Newark High School - Reveille Yearbook (Newark, OH)

 - Class of 1919

Page 1 of 94


Newark High School - Reveille Yearbook (Newark, OH) online yearbook collection, 1919 Edition, Cover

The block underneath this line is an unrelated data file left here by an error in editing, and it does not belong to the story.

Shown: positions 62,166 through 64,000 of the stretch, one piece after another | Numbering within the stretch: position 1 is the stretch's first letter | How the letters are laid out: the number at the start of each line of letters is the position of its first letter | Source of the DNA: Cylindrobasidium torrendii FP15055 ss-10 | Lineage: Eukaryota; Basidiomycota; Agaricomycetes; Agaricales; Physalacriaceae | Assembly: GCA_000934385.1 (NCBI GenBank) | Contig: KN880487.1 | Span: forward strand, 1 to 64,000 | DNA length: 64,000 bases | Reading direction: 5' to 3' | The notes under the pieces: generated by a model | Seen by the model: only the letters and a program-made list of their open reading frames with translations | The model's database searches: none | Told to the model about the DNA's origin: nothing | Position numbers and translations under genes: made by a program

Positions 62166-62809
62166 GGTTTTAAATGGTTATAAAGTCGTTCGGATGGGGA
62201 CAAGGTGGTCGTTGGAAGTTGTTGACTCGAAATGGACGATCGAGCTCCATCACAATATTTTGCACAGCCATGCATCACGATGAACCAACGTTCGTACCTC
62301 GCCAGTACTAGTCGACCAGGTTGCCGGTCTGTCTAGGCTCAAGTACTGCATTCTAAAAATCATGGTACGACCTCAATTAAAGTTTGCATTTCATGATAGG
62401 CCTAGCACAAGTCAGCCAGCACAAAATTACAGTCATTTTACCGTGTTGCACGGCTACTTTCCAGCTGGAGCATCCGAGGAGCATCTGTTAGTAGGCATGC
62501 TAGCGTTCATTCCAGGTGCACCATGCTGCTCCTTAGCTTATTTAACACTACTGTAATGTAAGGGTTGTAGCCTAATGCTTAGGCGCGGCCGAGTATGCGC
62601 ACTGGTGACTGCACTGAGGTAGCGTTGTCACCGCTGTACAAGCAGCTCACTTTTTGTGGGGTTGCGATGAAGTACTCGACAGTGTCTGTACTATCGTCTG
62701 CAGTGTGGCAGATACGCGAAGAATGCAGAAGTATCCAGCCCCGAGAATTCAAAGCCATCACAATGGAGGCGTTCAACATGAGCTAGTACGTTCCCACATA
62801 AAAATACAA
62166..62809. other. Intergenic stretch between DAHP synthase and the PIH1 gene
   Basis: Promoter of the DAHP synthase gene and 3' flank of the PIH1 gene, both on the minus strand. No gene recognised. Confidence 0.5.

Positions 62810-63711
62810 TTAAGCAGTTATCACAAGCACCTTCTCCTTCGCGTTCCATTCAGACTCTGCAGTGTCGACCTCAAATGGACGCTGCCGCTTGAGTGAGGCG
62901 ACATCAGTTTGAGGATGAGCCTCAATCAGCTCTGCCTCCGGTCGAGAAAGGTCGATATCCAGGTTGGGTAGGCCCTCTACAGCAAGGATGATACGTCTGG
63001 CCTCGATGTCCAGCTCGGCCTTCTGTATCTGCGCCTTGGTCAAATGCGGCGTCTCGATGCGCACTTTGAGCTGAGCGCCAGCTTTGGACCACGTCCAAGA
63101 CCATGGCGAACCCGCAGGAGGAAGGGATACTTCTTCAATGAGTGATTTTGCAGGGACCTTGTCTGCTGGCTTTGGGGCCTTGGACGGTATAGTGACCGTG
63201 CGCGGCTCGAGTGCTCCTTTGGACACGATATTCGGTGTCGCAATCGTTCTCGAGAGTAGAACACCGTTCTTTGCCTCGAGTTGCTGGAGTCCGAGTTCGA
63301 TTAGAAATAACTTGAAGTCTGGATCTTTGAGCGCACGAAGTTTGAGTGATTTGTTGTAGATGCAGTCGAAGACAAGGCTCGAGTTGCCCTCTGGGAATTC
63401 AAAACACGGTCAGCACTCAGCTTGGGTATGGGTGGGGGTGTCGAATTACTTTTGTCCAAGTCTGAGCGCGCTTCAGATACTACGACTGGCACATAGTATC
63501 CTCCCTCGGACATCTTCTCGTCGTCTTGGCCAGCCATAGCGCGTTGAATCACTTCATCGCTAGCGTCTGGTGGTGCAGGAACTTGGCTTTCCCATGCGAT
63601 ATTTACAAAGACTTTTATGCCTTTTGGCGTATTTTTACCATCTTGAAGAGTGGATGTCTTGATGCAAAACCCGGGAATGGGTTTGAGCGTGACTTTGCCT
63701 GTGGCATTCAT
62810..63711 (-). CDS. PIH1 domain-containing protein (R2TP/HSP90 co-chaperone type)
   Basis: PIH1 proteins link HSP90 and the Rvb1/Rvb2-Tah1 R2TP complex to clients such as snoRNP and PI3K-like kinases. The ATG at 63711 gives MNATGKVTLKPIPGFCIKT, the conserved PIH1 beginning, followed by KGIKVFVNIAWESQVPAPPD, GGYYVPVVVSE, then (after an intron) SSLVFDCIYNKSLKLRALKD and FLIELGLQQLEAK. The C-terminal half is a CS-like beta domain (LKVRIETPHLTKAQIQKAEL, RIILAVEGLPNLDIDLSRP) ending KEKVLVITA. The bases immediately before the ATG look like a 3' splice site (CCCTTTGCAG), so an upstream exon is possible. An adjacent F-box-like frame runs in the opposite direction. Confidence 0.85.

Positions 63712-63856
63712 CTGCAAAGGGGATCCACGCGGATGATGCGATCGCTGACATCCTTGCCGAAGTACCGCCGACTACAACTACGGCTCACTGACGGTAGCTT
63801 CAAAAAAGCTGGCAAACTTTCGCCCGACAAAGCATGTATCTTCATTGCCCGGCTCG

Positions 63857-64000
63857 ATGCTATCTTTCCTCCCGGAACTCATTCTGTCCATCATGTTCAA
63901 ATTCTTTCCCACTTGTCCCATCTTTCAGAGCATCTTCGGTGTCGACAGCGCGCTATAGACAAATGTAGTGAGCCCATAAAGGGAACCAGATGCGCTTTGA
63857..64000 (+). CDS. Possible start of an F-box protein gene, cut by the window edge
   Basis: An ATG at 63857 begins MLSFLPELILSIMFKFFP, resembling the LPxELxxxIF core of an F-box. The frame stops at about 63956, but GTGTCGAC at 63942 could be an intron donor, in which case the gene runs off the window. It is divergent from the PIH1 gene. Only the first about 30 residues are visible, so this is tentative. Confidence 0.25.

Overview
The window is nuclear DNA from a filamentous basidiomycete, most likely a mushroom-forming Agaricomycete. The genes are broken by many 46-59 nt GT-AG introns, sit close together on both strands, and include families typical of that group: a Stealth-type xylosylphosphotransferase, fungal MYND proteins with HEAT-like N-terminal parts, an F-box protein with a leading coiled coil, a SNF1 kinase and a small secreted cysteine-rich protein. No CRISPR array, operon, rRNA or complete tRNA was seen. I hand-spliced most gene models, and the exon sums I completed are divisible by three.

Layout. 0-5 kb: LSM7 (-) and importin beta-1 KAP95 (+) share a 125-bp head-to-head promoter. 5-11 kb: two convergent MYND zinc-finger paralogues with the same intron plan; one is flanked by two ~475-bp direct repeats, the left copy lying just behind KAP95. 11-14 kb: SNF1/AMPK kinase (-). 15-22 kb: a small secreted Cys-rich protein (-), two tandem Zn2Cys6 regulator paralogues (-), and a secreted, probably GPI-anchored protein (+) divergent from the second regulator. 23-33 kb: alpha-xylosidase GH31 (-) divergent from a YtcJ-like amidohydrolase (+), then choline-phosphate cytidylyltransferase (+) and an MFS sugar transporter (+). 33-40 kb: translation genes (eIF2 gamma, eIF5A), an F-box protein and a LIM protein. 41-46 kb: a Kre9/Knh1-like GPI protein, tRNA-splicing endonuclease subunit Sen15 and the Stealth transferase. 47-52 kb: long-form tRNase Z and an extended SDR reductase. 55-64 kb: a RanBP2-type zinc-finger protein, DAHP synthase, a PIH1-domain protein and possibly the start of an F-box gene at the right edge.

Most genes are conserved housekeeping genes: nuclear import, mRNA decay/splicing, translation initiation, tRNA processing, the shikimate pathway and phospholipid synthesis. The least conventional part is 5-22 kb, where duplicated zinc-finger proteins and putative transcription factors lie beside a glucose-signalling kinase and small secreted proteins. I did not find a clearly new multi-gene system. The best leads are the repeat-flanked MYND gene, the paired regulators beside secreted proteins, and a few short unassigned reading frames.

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Text from Pages 1 - 94 of the 1919 volume: